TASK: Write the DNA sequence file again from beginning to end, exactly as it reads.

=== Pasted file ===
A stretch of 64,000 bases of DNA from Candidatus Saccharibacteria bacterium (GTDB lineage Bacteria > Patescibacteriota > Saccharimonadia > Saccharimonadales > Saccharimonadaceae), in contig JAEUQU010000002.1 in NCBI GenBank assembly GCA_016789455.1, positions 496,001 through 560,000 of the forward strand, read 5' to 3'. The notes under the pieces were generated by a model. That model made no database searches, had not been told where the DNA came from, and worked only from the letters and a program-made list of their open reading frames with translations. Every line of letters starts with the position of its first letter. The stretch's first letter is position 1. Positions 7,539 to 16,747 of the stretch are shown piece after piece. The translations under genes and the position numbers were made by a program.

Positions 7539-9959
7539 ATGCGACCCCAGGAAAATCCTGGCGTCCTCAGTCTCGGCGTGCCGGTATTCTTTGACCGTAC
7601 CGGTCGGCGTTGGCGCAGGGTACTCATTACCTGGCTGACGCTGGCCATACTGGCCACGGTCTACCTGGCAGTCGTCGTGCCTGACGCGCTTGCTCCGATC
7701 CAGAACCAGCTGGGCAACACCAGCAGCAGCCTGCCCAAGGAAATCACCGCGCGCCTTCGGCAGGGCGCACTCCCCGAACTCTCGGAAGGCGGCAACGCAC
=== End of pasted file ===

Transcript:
A stretch of 64,000 bases of DNA from Candidatus Saccharibacteria bacterium (GTDB lineage Bacteria > Patescibacteriota > Saccharimonadia > Saccharimonadales > Saccharimonadaceae), in contig JAEUQU010000002.1 in NCBI GenBank assembly GCA_016789455.1, positions 496,001 through 560,000 of the forward strand, read 5' to 3'. The notes under the pieces were generated by a model. That model made no database searches, had not been told where the DNA came from, and worked only from the letters and a program-made list of their open reading frames with translations. Every line of letters starts with the position of its first letter. The stretch's first letter is position 1. Positions 7,539 to 16,747 of the stretch are shown piece after piece. The translations under genes and the position numbers were made by a program.

Positions 7539-9959
7539 ATGCGACCCCAGGAAAATCCTGGCGTCCTCAGTCTCGGCGTGCCGGTATTCTTTGACCGTAC
7601 CGGTCGGCGTTGGCGCAGGGTACTCATTACCTGGCTGACGCTGGCCATACTGGCCACGGTCTACCTGGCAGTCGTCGTGCCTGACGCGCTTGCTCCGATC
7701 CAGAACCAGCTGGGCAACACCAGCAGCAGCCTGCCCAAGGAAATCACCGCGCGCCTTCGGCAGGGCGCACTCCCCGAACTCTCGGAAGGCGGCAACGCAC